Your Mac comes with QuickTime Player, which does a great job of playing a lot of video content. Lovely.
But if you spend a lot of time doing stuff with video, you’ll know there are times when QuickTime lets you down. There are formats it just won’t play, even if you have Perian installed (which was number 4 in our list of 50 Mac Essentials).
When those moments arise, VLC will come to your aid.
There’s not much that VLC can’t play when it comes to video files. And audio files too: almost any obscure file format you can think of. There’s no need to download extra plugins or codecs or anything else, VLC has everything it needs built-in. If VLC can’t play it, chances are nothing can.
VLC can stream video from external sources (including the internet) and record them too. It has loads of hidden extras tucked away inside the preferences, such as lots of hotkeys for precise media control from the keyboard. It will even scrobble your music listening to last.fm if you want it to.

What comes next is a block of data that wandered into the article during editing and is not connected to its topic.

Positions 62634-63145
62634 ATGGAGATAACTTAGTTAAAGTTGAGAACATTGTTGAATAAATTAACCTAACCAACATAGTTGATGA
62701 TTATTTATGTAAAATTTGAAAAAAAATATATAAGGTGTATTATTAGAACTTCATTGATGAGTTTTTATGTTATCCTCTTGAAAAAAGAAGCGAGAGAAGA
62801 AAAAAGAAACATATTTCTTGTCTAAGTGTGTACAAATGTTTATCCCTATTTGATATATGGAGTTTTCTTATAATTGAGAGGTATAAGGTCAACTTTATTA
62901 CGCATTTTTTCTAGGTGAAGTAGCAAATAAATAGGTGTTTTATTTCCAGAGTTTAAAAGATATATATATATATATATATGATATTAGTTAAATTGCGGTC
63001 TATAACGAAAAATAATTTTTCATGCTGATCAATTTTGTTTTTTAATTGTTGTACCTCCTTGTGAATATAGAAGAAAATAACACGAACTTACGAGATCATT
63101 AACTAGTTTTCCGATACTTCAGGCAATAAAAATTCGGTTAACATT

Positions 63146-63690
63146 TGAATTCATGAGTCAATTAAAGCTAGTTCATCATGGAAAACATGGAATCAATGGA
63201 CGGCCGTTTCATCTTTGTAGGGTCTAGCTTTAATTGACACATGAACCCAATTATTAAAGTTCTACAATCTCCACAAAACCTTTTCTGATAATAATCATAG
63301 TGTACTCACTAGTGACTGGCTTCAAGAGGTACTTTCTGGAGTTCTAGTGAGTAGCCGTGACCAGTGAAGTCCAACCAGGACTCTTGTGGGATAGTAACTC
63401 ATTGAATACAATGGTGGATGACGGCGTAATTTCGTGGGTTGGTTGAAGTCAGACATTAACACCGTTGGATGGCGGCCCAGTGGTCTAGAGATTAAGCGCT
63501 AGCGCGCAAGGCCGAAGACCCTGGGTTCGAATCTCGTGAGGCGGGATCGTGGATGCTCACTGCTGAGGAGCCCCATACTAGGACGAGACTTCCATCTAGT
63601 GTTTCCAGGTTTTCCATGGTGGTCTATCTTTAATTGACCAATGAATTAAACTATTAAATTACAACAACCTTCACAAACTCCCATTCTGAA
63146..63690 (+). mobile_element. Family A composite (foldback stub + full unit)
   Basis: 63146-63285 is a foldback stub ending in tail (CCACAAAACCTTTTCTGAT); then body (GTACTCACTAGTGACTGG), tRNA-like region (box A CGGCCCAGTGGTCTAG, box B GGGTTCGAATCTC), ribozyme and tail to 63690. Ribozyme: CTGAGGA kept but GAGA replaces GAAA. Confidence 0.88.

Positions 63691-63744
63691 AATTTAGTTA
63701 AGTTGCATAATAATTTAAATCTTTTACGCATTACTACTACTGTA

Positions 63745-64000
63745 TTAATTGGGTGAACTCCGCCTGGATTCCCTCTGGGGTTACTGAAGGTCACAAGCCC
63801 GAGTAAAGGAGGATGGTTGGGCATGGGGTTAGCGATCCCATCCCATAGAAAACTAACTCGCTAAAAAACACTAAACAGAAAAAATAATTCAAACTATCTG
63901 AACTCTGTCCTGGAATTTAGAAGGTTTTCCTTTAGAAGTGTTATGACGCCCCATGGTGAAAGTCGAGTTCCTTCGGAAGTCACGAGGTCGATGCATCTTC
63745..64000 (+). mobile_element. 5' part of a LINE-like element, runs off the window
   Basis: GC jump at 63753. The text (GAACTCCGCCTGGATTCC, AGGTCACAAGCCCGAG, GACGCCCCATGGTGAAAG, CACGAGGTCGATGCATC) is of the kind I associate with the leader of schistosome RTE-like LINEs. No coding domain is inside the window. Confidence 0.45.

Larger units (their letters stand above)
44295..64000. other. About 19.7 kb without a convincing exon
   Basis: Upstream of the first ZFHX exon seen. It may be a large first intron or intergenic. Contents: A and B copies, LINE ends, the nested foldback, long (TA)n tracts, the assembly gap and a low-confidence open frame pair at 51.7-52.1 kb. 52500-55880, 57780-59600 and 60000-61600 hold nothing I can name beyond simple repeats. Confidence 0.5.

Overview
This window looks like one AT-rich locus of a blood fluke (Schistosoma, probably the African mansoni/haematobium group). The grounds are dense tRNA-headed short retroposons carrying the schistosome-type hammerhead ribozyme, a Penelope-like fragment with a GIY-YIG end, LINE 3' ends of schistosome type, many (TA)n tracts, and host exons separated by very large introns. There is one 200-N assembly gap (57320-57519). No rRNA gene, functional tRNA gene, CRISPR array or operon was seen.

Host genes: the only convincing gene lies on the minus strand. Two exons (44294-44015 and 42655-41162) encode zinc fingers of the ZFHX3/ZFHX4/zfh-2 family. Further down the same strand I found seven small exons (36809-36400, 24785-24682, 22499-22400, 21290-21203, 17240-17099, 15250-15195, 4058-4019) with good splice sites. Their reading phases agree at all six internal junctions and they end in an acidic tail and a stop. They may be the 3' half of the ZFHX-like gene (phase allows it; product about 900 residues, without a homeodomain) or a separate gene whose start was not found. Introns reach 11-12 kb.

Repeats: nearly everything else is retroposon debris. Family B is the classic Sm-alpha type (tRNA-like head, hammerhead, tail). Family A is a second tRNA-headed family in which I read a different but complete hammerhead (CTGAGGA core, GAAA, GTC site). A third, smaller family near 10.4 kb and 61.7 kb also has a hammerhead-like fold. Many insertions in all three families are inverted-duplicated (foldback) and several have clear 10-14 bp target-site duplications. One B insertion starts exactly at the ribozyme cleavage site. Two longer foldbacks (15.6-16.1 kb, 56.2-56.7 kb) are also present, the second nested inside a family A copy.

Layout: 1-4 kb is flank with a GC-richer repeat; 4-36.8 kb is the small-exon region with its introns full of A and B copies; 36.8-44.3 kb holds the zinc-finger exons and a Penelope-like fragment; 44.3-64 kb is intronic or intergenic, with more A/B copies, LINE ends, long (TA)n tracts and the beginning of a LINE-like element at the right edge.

For some people, VLC might seem a little too much. If your video watching is confined to YouTube clips and the occasional DVD, then VLC is overkill. But for more advanced users, or for people who use a variety of devices to record audio and video, it has a lot to offer.
The fact that all of this is open source and free of charge is the icing on the cake. VLC is produced by volunteers at the non-profit VideoLAN organization, so if you to make regular use of it, a donation of a few dollars would be a nice gesture.
(You’re reading the 45th post in our series, 50 Essential Mac Applications: a list of the great Mac apps the team at Cult of Mac value most. Read more, or grab the RSS feed.)